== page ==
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Six Things to Do (and One to Avoid) When Communicating With an Employee on a Behavioral Health Leave
Navigating behavioral health conditions in the workplace is no easy feat, especially when they result in a non-FMLA disability leave. When it comes to this type of disability leave, one of the key areas where employers struggle is knowing when and how to maintain communication with an employee during their absence.1
When an employee is out because of a physical condition, such as surgery or cancer, employers may be more comfortable contacting them to check in and offer appropriate support. Showing concern and offering support may help the employee to feel valued, and it may maintain their engagement with work during their time off, potentially facilitating a smooth return to work.
But when an employee is on leave with a behavioral health condition — including depression, anxiety, PTSD or substance use — managers and supervisors may be less likely to maintain such communication, either because of negative perceptions about such conditions or because they are afraid they won’t know what to say.
When to Reach Out
First and foremost, it’s important to be clear that whether or not you communicate with an employee on leave depends on the type of leave being used.
In order to completely avoid any possible perception of FMLA interference, employers must restrict communications with employees on FMLA leave to only communications clearly necessary to pass on institutional knowledge or documents. Guidance around this issue is frequently provided in a company policy concerning communicating with employees on FMLA leave. This policy may also include direction on communicating with employees out on non-FMLA leave, such as requirements for supervisors and managers to coordinate with HR around such communication.
With non-FMLA disability leave, there may be fewer legal issues, but managers and employers are frequently hesitant to contact an employee because of a lack of awareness of behavioral health conditions, negative perceptions about mental health and/or substance use disorders, and reasonable concerns about employee confidentiality and privacy.
Tips for Having a Conversation
In addition to addressing their own biases related to behavioral health conditions, employers can follow the same approach many use when contacting employees out on STD or LTD leaves for nonbehavioral health conditions. Here are a few considerations to use when determining when and how to contact an employee on leave for a behavioral health condition:
1. Give the employee control. Ask them if they want to maintain contact during their leave and, if so, with whom, how often, and in what form (e.g., telephone, email, text, etc.). Always accommodate the employee’s preferences to the greatest extent possible.
2. Schedule contacts in advance, rather than contacting them randomly. This helps set expectations for the employee, and can provide structure and predictability to the employee’s life at a time when they are most needed, particularly for people struggling with a behavioral health condition.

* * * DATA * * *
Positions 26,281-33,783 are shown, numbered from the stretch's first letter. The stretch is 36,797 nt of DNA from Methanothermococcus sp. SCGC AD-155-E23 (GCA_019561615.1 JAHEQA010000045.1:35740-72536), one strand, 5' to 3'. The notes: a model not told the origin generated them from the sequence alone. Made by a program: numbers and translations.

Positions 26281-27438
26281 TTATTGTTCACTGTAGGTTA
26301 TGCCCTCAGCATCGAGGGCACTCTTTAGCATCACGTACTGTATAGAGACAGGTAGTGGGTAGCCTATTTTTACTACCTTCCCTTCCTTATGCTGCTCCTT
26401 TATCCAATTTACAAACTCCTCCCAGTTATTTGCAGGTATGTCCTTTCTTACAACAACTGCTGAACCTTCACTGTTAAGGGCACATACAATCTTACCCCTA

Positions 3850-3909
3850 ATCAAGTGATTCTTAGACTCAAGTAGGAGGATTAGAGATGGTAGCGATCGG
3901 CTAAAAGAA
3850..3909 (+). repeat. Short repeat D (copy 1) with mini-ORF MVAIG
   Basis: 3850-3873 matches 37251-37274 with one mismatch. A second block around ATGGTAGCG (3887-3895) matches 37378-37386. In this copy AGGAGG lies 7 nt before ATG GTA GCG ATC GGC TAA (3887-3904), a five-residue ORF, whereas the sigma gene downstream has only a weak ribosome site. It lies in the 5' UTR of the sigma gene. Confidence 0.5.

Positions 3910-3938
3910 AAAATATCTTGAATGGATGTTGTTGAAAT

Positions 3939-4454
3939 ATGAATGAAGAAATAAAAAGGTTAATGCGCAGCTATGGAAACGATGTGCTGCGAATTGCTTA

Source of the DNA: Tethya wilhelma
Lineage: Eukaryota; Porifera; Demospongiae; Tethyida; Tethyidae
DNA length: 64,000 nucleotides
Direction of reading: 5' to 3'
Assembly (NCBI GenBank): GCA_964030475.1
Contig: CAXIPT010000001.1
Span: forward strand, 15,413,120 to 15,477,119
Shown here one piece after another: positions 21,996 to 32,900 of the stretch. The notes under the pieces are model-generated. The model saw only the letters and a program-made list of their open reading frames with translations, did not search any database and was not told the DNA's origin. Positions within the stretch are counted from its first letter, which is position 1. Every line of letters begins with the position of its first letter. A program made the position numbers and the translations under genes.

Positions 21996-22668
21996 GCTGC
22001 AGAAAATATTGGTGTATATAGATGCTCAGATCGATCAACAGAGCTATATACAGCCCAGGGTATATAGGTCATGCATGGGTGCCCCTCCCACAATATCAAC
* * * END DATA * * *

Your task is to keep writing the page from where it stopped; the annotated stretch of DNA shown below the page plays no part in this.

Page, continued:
3. Emphasize why you’d like to stay in touch. Reiterate that keeping in contact is intended to help the employee maintain their connection to the workplace and to express concern and support, just as the you would do with an employee dealing with a physical issue.
4. Clarify your intent. Remind the employee that you won’t be discussing confidential medical information, but instead, just checking in on how they are doing in general.
5. Ask how you can help or support the employee. For instance, ask if there are any issues the employee may be facing with their disability insurance, health insurance, HR department, etc.
6. Ask if the employee would like updates on work. This should be framed around any major projects they were involved in prior to their leave – not so the employee can assist with the work, but just so they can be aware of progress on the work they had been doing.
What’s also important to remember is to not use these touch points to address performance issues or to initiate disciplinary processes, unless that has been specifically reviewed and approved by the employer’s HR and legal departments.
I also like to provide this reminder to all employers: be yourself. Expressing authentic empathy and support can go far to help an employee who is out on leave. By contacting employees who are on a non-FMLA disability leave for a behavioral health or substance use condition, you can communicate concern and support, while also demonstrating that the employee is valued and their return to work is welcomed. This also can counter any fears the employee may have about stigma and the potential negative effect their condition might have on their career, increasing the employee’s engagement and willingness to return to work.
1 This article is intended to provide general advice only. For specific questions, consult an HR professional or legal counsel.